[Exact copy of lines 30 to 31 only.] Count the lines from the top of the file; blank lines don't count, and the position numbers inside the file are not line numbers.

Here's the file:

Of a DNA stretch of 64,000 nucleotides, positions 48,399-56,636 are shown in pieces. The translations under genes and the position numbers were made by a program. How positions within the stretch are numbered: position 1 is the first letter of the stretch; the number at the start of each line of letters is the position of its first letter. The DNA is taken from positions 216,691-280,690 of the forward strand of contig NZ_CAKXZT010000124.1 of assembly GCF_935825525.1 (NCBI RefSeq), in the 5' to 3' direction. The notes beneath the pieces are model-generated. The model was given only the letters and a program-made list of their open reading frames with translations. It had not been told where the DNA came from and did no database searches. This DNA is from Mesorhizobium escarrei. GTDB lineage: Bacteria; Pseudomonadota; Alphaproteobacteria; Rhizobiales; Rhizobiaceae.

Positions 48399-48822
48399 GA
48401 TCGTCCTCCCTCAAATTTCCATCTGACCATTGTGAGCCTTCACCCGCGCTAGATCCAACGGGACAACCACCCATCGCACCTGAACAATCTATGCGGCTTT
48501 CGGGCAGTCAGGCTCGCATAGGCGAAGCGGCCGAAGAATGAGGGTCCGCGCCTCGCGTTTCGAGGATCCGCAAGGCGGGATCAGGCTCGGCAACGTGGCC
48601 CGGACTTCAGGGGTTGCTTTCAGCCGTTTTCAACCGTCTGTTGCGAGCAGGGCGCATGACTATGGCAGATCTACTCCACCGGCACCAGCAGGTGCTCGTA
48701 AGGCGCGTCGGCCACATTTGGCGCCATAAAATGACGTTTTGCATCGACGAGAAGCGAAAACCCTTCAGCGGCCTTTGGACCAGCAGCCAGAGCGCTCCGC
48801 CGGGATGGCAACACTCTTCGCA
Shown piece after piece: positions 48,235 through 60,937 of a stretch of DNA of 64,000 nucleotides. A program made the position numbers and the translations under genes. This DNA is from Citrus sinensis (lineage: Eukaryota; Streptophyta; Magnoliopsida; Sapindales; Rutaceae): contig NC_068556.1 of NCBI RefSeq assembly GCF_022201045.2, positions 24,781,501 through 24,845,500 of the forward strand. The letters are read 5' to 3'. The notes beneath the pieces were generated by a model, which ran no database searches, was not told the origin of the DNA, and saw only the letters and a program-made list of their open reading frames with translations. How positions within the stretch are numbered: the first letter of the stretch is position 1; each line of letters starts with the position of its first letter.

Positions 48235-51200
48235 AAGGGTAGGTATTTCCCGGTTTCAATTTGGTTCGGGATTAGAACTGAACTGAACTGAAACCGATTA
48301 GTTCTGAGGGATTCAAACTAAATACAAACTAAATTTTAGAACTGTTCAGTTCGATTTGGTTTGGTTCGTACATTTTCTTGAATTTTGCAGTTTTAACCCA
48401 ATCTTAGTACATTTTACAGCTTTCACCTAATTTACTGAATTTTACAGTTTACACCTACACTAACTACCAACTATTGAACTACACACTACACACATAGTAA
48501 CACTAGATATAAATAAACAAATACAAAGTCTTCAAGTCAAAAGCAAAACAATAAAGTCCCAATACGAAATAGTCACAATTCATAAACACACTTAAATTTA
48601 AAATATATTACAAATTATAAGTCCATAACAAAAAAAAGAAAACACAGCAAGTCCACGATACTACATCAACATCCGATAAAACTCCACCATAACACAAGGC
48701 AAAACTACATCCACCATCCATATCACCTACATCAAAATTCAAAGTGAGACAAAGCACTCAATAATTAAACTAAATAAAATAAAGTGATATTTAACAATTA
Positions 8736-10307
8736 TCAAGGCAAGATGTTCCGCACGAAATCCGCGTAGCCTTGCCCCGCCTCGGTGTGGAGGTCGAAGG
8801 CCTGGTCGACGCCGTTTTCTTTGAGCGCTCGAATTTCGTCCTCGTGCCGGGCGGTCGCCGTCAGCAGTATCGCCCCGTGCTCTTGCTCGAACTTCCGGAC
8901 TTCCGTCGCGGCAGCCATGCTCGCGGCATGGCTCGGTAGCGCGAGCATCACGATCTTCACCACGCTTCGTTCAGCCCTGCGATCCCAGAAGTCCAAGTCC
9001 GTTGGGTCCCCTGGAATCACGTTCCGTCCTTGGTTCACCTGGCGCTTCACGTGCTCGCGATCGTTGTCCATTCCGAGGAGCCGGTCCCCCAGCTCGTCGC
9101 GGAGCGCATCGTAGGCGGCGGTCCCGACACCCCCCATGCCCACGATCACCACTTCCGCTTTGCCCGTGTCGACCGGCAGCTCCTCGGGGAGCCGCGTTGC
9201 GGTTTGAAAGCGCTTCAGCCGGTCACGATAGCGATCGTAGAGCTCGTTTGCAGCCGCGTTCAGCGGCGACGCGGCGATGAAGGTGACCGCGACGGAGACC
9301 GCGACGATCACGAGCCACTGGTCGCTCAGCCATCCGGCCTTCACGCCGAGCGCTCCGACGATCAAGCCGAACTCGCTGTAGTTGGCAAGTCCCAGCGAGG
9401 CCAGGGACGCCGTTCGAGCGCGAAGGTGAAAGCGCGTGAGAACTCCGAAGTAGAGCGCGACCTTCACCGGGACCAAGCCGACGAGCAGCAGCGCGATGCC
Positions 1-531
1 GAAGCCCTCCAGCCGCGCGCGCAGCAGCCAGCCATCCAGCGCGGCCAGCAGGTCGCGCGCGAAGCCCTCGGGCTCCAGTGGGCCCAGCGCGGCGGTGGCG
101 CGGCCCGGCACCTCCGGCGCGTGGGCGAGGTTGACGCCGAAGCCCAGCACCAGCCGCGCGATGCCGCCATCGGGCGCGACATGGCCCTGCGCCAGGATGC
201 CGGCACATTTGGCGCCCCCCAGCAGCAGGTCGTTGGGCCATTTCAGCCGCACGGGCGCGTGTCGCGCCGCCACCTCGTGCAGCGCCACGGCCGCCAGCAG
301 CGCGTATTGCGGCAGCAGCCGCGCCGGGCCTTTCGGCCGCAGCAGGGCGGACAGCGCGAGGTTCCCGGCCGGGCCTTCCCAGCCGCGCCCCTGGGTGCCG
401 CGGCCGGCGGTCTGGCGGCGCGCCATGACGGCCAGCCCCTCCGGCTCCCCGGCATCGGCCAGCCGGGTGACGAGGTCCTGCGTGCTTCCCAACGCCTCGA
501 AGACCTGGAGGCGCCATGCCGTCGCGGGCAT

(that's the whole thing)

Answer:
301 CGCGTATTGCGGCAGCAGCCGCGCCGGGCCTTTCGGCCGCAGCAGGGCGGACAGCGCGAGGTTCCCGGCCGGGCCTTCCCAGCCGCGCCCCTGGGTGCCG
401 CGGCCGGCGGTCTGGCGGCGCGCCATGACGGCCAGCCCCTCCGGCTCCCCGGCATCGGCCAGCCGGGTGACGAGGTCCTGCGTGCTTCCCAACGCCTCGA